Skip to content ↓ | Skip to navigation ↓

A Chinese intelligence officer has been extradited to the United States after being charged with conspiracy to commit economic espionage against certain U.S. firms.

Logo of the Ministry of State Security. (Source: Wikipedia)

On 10 October, the U.S. government unsealed an indictment filed by a federal grand jury in the Southern District of Ohio against Yanjun Xu, aka Qu Hui, aka Zhang Hui. The indictment charged Xu with conspiracy to commit economic espionage against and to steal trade secrets from U.S. aviation and aerospace companies. This unsealing came a day after Xu’s extradition to the United States by Belgium, where authorities arrested him on 1 April.

Assistant Attorney General for National Security John C. Demers was one of the individuals who announced the charges. He said the indictment provides insight into economic forces within China. As quoted by the U.S. Department of Justice:

This indictment alleges that a Chinese intelligence officer sought to steal trade secrets and other sensitive information from an American company that leads the way in aerospace. This case is not an isolated incident. It is part of an overall economic policy of developing China at American expense. We cannot tolerate a nation’s stealing our firepower and the fruits of our brainpower. We will not tolerate a nation that reaps what it does not sow.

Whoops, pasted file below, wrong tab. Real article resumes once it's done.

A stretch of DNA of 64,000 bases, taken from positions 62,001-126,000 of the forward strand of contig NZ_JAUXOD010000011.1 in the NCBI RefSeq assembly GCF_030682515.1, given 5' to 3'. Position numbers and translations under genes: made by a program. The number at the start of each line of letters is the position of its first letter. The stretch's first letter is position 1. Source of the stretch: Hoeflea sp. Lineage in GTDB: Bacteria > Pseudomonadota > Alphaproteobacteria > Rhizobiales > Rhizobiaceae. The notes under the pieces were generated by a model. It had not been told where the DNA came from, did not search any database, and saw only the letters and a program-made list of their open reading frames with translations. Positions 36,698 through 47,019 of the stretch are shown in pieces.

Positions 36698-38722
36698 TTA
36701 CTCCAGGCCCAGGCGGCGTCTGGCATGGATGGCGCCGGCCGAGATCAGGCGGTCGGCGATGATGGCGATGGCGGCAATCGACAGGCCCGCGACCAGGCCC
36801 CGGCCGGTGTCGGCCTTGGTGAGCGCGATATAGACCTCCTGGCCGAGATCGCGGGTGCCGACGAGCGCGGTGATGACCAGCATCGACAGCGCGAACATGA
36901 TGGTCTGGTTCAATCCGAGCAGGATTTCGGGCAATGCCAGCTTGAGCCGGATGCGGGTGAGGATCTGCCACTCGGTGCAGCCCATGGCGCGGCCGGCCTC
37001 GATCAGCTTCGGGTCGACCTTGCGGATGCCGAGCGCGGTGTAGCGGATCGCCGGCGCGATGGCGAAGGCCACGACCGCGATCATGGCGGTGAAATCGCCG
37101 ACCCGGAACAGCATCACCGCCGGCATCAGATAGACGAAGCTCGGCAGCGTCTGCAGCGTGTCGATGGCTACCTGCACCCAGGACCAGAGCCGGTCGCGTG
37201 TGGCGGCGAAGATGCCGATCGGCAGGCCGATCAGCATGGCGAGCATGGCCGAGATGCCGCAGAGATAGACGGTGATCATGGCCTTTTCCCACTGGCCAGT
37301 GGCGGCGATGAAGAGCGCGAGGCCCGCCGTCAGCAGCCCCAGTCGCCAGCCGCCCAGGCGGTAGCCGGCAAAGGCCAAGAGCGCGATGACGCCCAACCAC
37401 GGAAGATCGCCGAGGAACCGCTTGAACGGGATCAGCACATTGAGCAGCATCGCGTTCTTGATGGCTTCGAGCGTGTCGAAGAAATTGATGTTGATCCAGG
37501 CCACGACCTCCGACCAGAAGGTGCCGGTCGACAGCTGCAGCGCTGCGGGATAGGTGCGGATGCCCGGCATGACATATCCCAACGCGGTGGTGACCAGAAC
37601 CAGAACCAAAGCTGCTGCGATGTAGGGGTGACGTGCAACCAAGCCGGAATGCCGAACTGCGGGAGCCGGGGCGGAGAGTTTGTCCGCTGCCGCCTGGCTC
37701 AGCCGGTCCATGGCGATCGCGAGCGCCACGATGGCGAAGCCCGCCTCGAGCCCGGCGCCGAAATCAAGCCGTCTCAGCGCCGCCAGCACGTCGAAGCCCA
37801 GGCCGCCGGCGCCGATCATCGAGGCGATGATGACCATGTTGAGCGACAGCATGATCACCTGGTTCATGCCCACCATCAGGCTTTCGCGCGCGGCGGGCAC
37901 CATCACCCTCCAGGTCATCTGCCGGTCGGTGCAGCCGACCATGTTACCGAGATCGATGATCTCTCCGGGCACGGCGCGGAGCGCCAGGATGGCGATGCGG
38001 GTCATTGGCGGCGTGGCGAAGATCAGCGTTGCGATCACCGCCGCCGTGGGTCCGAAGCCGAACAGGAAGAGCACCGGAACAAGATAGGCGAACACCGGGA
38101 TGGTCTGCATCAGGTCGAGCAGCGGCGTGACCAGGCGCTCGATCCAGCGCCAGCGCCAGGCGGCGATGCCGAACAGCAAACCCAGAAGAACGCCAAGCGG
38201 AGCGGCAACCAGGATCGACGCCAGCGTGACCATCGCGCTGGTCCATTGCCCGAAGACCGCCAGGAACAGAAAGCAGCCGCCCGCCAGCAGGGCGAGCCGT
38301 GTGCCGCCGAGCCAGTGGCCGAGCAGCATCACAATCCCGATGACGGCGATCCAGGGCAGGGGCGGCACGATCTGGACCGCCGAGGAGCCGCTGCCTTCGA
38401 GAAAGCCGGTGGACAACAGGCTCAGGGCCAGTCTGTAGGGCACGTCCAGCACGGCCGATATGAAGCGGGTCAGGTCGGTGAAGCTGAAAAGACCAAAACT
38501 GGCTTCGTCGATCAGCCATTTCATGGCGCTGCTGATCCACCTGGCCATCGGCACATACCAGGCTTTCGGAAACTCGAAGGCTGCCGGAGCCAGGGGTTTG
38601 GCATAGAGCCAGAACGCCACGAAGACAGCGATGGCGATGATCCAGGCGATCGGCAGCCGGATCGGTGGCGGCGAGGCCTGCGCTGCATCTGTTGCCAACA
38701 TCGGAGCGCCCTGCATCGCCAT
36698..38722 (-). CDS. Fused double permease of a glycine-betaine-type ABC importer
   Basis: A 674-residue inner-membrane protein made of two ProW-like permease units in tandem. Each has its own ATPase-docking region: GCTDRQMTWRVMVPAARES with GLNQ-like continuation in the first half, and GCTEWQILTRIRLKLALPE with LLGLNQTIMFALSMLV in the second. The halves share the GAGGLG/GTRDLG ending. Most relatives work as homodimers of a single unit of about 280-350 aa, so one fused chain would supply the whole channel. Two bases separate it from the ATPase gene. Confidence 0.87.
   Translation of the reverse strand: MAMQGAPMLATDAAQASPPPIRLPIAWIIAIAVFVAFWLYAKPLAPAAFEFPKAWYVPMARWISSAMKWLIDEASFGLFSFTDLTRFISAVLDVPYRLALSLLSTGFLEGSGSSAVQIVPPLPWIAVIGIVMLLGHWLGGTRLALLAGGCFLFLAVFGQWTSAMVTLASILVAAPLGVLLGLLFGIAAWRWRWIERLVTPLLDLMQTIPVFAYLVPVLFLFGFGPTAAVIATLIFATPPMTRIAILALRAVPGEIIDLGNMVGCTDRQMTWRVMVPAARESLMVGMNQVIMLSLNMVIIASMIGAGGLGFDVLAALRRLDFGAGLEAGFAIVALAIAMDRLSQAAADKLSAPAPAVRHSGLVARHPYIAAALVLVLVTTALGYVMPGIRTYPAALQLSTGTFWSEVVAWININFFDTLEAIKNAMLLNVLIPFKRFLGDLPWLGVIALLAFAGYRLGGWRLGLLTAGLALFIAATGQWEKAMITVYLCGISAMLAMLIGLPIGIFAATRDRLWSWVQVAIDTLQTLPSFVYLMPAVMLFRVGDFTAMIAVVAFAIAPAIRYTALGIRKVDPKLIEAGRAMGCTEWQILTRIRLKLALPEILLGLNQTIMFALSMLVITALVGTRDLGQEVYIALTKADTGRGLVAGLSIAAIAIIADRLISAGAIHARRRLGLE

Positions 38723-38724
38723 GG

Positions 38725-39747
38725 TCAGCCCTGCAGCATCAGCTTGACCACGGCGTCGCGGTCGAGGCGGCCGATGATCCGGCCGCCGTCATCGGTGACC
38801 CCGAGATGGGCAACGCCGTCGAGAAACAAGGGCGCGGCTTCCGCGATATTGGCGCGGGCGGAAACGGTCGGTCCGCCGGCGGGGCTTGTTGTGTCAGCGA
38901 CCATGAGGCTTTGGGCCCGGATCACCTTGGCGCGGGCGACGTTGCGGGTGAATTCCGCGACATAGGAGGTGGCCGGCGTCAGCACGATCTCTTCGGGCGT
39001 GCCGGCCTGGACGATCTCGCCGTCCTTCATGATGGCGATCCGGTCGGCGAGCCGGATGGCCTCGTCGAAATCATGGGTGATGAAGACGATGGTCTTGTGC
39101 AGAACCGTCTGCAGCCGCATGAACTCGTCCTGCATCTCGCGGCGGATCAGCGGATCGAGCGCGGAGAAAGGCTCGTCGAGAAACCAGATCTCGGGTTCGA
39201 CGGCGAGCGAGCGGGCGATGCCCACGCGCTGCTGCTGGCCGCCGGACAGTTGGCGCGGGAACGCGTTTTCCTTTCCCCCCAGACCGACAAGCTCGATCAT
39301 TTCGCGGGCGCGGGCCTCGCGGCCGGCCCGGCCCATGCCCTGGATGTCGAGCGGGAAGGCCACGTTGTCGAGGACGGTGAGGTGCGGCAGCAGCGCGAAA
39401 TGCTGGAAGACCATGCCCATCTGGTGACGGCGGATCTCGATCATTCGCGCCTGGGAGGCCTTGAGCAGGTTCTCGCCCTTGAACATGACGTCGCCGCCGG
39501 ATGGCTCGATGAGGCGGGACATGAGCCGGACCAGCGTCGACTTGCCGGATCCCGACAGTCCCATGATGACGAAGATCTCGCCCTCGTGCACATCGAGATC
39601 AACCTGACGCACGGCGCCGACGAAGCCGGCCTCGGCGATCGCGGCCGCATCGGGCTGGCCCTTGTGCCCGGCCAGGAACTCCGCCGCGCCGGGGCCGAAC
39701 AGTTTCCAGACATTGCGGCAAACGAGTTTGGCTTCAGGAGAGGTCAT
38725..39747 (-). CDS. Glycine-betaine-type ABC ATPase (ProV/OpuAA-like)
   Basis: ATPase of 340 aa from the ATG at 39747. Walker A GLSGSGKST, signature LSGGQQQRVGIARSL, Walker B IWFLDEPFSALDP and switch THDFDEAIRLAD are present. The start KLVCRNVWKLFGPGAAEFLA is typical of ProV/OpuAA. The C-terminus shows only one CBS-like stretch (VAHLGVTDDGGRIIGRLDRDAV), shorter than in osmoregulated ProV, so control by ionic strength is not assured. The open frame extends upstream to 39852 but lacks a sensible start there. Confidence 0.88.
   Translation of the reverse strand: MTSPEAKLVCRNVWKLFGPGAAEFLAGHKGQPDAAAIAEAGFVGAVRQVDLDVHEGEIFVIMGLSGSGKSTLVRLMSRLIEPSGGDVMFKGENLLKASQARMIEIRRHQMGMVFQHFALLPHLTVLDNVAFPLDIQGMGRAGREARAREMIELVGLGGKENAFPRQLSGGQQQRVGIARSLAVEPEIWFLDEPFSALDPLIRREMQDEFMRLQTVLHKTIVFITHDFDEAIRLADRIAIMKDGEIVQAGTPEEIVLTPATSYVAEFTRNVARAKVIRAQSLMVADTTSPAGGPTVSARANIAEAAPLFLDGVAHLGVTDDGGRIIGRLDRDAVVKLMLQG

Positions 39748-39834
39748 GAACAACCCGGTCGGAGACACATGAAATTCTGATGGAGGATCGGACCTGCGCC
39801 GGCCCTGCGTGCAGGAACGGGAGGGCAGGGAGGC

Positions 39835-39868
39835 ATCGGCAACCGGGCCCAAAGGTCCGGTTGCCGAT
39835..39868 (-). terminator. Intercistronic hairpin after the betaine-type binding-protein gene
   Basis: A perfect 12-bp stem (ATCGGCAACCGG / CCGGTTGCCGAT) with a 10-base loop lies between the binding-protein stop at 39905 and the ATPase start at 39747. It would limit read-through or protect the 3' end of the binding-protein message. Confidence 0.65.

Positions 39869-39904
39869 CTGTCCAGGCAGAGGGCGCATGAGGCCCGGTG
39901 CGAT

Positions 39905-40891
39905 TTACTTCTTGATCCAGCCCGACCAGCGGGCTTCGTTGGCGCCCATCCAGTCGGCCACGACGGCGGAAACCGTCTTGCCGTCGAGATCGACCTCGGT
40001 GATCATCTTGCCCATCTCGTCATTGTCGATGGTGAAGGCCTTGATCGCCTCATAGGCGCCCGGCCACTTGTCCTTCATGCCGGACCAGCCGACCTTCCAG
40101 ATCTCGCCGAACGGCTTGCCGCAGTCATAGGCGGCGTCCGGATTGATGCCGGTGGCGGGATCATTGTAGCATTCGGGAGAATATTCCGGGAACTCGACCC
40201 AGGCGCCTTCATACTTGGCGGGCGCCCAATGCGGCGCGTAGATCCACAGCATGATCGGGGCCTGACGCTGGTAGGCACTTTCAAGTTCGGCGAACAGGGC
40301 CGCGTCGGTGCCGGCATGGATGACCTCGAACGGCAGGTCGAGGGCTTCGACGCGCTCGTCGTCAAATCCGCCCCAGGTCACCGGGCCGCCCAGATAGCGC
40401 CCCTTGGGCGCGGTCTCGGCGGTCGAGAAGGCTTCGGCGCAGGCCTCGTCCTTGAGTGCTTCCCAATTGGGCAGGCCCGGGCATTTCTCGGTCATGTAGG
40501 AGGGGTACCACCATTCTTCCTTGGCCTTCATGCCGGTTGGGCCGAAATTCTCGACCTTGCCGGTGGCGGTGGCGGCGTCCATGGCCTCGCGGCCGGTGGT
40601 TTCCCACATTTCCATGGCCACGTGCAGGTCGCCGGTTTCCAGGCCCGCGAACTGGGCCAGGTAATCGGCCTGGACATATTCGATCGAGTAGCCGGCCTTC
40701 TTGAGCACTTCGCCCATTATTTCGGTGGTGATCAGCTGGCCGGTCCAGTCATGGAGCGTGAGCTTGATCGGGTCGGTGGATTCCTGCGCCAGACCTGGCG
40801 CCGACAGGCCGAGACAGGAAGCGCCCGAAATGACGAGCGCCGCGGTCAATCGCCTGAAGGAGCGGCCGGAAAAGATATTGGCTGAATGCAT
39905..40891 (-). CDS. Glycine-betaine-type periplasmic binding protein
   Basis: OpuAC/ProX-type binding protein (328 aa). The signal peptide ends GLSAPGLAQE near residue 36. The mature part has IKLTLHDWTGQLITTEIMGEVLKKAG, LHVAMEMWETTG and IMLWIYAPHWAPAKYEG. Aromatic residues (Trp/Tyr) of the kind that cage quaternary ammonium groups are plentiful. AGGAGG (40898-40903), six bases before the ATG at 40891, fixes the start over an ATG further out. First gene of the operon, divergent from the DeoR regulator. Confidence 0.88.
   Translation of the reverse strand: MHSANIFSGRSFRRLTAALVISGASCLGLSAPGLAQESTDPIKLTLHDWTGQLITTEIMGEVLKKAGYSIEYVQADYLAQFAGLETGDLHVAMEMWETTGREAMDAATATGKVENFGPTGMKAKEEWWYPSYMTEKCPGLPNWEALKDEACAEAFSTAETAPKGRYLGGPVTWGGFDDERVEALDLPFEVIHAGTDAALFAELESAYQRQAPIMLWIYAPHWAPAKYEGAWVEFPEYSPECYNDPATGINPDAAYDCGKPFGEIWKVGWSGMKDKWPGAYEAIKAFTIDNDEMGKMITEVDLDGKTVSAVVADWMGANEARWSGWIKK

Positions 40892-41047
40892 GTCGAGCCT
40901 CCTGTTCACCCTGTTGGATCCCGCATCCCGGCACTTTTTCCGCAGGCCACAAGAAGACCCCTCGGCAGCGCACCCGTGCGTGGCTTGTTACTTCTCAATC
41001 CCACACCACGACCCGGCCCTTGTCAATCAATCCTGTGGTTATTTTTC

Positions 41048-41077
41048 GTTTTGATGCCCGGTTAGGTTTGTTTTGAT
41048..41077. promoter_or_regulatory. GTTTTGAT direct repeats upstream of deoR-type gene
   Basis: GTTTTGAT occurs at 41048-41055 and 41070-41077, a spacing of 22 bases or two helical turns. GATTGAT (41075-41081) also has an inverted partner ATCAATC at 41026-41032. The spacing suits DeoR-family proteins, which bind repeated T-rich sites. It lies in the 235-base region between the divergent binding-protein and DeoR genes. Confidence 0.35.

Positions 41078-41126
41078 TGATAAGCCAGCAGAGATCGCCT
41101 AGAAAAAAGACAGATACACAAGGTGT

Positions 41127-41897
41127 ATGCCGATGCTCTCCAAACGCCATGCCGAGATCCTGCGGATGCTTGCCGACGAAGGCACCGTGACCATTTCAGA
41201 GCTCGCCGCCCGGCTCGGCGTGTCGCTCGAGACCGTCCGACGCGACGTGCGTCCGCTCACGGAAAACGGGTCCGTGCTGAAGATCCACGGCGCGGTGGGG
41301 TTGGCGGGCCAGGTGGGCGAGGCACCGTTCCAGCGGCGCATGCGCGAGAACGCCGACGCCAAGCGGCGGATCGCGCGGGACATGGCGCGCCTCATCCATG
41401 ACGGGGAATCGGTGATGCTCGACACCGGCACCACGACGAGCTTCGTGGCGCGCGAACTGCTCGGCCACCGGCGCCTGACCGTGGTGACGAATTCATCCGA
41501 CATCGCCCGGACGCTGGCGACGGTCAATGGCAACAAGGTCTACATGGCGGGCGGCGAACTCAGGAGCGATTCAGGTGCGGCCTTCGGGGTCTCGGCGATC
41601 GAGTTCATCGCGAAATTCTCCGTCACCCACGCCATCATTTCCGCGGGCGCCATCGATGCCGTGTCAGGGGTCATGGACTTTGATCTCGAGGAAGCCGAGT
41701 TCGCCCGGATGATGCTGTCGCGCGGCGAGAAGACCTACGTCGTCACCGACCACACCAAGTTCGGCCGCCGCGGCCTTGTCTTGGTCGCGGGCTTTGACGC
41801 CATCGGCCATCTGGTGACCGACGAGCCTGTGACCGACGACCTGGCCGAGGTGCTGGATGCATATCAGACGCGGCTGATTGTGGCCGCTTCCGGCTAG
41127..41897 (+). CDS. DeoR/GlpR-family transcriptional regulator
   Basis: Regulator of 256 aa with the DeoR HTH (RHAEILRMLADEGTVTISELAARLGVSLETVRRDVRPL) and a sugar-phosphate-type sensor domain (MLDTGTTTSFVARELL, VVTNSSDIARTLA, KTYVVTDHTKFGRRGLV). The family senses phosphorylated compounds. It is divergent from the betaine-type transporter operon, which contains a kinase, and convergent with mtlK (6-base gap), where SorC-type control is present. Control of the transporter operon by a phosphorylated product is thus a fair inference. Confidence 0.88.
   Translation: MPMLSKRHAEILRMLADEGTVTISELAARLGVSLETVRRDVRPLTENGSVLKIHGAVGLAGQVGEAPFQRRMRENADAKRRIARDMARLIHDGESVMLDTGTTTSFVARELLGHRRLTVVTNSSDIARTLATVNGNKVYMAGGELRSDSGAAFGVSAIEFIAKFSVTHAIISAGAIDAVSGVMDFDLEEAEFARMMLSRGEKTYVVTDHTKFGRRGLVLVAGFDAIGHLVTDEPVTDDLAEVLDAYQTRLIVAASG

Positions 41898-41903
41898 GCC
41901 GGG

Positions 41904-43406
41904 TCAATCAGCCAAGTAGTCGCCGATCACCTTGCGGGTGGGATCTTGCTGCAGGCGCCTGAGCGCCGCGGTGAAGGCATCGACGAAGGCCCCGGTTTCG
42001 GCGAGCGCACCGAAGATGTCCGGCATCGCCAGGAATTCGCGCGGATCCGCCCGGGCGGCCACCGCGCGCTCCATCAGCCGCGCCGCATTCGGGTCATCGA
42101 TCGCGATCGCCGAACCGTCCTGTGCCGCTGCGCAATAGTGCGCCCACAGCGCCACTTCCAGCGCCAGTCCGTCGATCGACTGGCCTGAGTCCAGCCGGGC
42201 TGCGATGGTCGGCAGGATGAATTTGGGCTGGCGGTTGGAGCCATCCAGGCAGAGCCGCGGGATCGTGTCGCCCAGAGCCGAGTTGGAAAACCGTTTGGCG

The Justice Department identified Xu as an operative of the Ministry of State Security (MSS), China’s security and intelligence agency which is responsible for counterintelligence, foreign intelligence and political security. As a Deputy Division Director with the MSS’s Jiangsu State Security Department, Sixth Bureau, Xu targeted leading companies within the U.S. aviation and aerospace sector by inviting them to come to China and deliver university presentations. Xu obtained sensitive corporate information from those individuals who agreed to come and shared that data with the Nanjing University of Aeronautics and Astronautics, reported The Washington Post.

If convicted, Xu could receive 15 years in prison for the economic espionage charge, 10 years for attempting to steal trade secrets and a court order to pay financial penalties.

News of these charges come more than two years after a U.S. federal court sentenced a Chinese businessman to 46 months in prison for his conspiracy to hack several U.S. military contractors.